Born and still based in Beijing, Lau launched Chictopia in 2009, with a combination of traditional Chinese influences and modern styles. Lau also studied in Europe before choosing to return home.
Not that all of these fast-rising Chinese fashion designers were educated in Europe. Ban Xiaoxue received his education at the Tianjin Academy of Fine Arts before working as principal designer for the Chinese womenswear brand Exception, from 2007 to 2012.
Ban went on to launch his own label in 2012, the year that also saw him win the prestigious Woolmark Award in China. Since then, Ban’s collections have received international acclaim and have been showcased at Shanghai Fashion Week. Ban’s designs also aim to create a fusion between contemporary and traditional Chinese styles.
Masha Ma, splitting her time between Shanghai and Paris, is also indicative of the new breed of designers.
Despite being educated in Europe, Ma chose to return to Shanghai soon after graduation and launched her eponymous label in 2008. Born in Beijing, Ma draws on her Chinese heritage in her designs as well as incorporating a modern, futuristic flavor in her work.
In 2013, Ma’s collections were rated so highly that she was selected for the prestigious CFDA/Vogue Fashion Fund China Exchange Program and, as a result, was based in New York for several weeks, learning about the US fashion industry. Lady Gaga and Naomi Campbell are among the many international celebrities who admire her work.
Another example of a Chinese fashion designer with a preference for a base in China is Shanghai’s Uma Wang.
Success after success in Europe led to Wang’s fans imploring her to return to China and open up a shop in Shanghai. Wang’s Shanghai boutique, named Xintiandi, stocks her signature hand-knitted chunky dresses, cloaks and cardigans that possess a beautiful blend of fabrics, silhouettes and textures.
Not that one needs to venture to Shanghai to find Wang’s avant-garde, luxury knitwear pieces, which can also be found in fashion boutiques across Europe. Wang’s creations are also showcased frequently on the runways of the leading fashion capitals in Europe.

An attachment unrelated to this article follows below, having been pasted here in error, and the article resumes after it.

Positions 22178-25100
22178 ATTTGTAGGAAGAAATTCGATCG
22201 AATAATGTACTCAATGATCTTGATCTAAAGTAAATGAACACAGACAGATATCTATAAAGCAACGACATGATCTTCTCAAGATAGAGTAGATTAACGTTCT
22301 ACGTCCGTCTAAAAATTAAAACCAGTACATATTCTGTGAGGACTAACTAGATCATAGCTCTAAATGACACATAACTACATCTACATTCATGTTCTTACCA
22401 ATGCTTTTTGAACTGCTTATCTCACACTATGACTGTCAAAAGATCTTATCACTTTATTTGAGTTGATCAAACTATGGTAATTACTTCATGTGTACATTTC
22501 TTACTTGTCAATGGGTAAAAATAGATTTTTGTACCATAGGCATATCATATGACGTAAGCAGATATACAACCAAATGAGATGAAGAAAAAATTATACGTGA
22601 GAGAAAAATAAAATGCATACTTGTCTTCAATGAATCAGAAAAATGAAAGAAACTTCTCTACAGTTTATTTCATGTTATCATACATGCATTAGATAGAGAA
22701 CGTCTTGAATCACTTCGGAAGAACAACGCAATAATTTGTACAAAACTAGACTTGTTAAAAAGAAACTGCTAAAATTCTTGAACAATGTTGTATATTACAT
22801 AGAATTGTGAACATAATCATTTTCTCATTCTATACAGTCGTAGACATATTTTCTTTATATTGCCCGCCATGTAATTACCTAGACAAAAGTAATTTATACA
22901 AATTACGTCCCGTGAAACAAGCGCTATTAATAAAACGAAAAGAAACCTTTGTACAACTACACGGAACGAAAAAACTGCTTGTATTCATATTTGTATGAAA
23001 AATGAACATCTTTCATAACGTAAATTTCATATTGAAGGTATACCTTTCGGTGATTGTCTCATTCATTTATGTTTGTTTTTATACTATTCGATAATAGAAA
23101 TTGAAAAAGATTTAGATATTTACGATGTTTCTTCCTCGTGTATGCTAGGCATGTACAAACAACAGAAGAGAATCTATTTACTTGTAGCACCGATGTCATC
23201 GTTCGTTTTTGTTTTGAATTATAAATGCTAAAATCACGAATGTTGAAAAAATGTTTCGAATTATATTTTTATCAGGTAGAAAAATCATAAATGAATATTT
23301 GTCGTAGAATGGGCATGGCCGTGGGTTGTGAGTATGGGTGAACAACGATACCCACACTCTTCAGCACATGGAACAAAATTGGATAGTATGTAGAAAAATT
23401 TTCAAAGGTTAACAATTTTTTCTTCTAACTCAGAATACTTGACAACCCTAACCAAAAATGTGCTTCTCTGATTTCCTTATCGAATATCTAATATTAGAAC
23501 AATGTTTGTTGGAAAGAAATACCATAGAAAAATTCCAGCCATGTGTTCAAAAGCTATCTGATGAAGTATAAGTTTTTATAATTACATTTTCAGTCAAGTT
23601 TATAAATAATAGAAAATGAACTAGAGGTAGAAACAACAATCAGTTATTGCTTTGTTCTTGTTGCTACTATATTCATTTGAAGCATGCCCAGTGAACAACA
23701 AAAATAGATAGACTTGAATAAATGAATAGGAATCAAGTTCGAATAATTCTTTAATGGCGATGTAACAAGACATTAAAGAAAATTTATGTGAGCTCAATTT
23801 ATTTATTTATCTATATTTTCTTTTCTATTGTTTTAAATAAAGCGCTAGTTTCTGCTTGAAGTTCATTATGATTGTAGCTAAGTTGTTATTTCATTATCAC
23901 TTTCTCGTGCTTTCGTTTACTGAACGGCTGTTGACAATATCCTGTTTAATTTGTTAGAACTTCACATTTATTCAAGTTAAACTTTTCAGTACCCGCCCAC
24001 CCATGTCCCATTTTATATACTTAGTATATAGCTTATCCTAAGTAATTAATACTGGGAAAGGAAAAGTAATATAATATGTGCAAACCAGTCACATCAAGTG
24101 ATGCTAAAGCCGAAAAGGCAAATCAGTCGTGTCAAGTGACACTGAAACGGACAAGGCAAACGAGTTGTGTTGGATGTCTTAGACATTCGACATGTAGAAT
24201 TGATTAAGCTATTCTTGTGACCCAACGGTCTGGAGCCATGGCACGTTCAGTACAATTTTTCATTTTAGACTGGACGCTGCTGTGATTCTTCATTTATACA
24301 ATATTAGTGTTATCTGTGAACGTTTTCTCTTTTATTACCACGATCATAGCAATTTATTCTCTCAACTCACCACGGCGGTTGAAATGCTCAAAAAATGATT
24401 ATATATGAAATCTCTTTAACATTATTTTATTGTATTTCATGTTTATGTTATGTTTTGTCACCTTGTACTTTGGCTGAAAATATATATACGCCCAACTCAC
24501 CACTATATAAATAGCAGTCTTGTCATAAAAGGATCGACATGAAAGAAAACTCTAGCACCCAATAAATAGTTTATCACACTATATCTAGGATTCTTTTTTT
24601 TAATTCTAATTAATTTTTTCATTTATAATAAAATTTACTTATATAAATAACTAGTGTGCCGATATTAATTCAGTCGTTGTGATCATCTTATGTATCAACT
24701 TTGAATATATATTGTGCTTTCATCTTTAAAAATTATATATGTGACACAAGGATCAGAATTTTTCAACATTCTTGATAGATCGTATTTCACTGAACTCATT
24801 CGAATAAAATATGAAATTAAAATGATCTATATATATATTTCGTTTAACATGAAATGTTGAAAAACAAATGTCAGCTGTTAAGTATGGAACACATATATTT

Clearly, this army of young, innovative fashion designers is well and truly on the march, and the European fashion industry, from suppliers through to retailers, needs to become fully conversant with this trend. But, as is often the case, the “devil is in the detail”, and the designs also warrant close attention.
Internationally successful younger Chinese fashion designers often choose Chinese influences as the dominant feature in their work and have also chosen to return to China soon after graduating from top European fashion schools.
These designers’ roots explain this phenomenon, but only partially. It is also due to the lure of younger Chinese fashion consumers, who now almost demand some kind of Chinese influence and appearance in the clothes they buy. This lies behind this relatively new phenomenon.
It therefore behooves the European fashion industry, especially the best-known brands, to get back to the drawing board and incorporate consideration of Chinese influences in all aspects of their fashion brand management system.
It could only be a matter of time before Chinese influences catch on with European consumers and they too begin to beg designers to incorporate Chinese features into their work.
Italian style and a French flavor could soon be usurped by younger Chinese fashion designers.
The author is a visiting professor at the University of International Business and Economics in Beijing and a senior lecturer at Southampton University. The views do not necessarily reflect those of China Daily.